Most employees are committed to helping their companies succeed, suggests the American Psychological Association. In fact, an APA survey of employed adults reveals that 72% of 1,714 respondents were “motivated to do their very best for employers”. However, two in five workers reported feeling stressed out during a typical workday, and only 48% felt they were fairly compensated.
The top five stressors identified were (1) low salaries; (2) lack of opportunity for growth or advancement; (3) too heavy a workload; (4) long hours; and (5) uncertain/undefined job expectations. As a result, 28% of respondents reported they intended to actively seek out a new job in the next year.
Workplace culture matters and turnover is hard for both employees and employer. During my tenure as publisher of In Business magazine, IB was nominated for the Wisconsin Psychological Association’s annual “Psychologically Healthy Workplace” award, given for sustaining an authentic, transparent, fair workplace. To be considered for the award, corporate values must be fully embraced by management. After 360-degree interviews with customers and vendors, and lengthy one-on-one interviews with staff, IB won the top award given. Here, then, is proven advice to address the concerns raised above.
Low wages: Say what you’d like to do but admit honestly what you can do: tie compensation to company performance. Get real with employees and state a goal, which ideally is profit sharing instead of entitlement raises. All staff members can earn annual bonus of x% if the company reaches goal revenues of XYZ. Since the bonus is a percentage of salary, it is meaningful, clear, and fair.
Lack of opportunity for growth or advancement: Train today for tomorrow’s opportunities. Who would benefit from management training, a marketing class, or an online computer course? Who might attend an industry conference? Your company will grow or people will leave, offering opportunities for reshuffling – with training. Example: IB’s part-time receptionist ($15/hour) became the events manager ($60,000 annually) in two years because we gave her training and the opportunity to grow the division. Reconsider aptitude and look for opportunities to promote from within. Ask employees what their ideal job would be and if possible and practical, put them on a cross-training plan to achieve it.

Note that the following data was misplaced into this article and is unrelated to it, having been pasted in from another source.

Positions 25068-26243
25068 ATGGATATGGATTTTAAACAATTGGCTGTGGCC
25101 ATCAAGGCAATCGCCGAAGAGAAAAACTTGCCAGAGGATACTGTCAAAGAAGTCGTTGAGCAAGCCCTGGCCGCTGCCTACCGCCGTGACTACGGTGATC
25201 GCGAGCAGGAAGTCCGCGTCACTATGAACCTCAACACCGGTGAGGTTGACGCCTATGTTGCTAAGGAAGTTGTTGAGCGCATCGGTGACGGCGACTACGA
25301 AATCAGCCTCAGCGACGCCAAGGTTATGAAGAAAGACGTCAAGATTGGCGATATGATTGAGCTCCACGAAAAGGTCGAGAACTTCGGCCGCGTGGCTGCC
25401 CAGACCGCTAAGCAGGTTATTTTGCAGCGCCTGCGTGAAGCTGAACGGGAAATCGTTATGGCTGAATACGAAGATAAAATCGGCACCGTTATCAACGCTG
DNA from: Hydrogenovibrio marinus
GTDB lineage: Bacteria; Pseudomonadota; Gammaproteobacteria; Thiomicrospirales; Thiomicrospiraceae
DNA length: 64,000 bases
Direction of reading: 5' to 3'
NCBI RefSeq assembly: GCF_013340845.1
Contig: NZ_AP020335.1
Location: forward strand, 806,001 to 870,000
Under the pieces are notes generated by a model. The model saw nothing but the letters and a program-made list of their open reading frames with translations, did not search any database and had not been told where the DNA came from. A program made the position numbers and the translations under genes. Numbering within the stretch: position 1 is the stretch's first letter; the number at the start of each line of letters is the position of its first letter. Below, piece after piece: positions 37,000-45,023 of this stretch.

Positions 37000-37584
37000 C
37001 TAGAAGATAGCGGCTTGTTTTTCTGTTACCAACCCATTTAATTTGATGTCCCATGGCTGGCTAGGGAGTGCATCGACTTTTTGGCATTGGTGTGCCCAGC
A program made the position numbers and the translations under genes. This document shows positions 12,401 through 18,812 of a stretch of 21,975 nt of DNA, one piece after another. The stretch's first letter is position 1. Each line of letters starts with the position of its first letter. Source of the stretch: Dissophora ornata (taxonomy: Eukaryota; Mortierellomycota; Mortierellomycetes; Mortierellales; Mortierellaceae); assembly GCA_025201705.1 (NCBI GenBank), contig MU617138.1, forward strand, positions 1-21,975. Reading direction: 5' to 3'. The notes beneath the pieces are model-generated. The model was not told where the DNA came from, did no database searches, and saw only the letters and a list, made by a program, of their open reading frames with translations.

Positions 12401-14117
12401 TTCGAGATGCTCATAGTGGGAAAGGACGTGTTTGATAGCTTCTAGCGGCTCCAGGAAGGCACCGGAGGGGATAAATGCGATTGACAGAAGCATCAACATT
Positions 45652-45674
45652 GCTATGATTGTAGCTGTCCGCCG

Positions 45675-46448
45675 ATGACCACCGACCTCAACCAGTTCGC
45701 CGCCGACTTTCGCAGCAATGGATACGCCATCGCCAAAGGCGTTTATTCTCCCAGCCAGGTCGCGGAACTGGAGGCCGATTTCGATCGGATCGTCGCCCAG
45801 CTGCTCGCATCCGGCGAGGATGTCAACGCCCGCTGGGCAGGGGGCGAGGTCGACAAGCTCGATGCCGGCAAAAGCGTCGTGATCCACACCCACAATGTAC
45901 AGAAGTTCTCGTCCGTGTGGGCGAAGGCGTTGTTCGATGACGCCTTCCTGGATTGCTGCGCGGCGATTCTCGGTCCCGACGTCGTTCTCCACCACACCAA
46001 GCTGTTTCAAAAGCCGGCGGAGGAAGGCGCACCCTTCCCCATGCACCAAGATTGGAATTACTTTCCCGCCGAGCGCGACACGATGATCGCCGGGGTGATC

Too heavy a workload/long hours: Managers must understand the invisible assembly line that exists between Point A (a customer’s order) and Point B (fulfillment) and ensure that the most efficient processes, technology and staffing plans are put into place to achieve it at a reasonable profit margin. Asking people to do more with less is shortsighted; instead, ask them to do less with less. Delete time wasters or unprofitable lines. And note that too heavy a workload will be the elephant in the room without meaningful one-on-one opportunities to give staff the opportunity to offer feedback.
Unclear job expectations: A new employee is provided a job description. After a year on the job, I asked each employee to write their own job descriptions, and we then compared it to the hiring document. Surprising, what tasks people assumed because they like doing A, B or C, or what was delegated to them because co-workers don’t like doing X, Y and Z. After this exercise, come up with a mutually agreed-upon, realistic job description.
While management is often regarded as a behind-the-scenes activity, fueled by unknowable agendas, it can be most enjoyable and productive when it’s transparent and fair – reinforcing the company’s brand standard with a respectful workplace culture.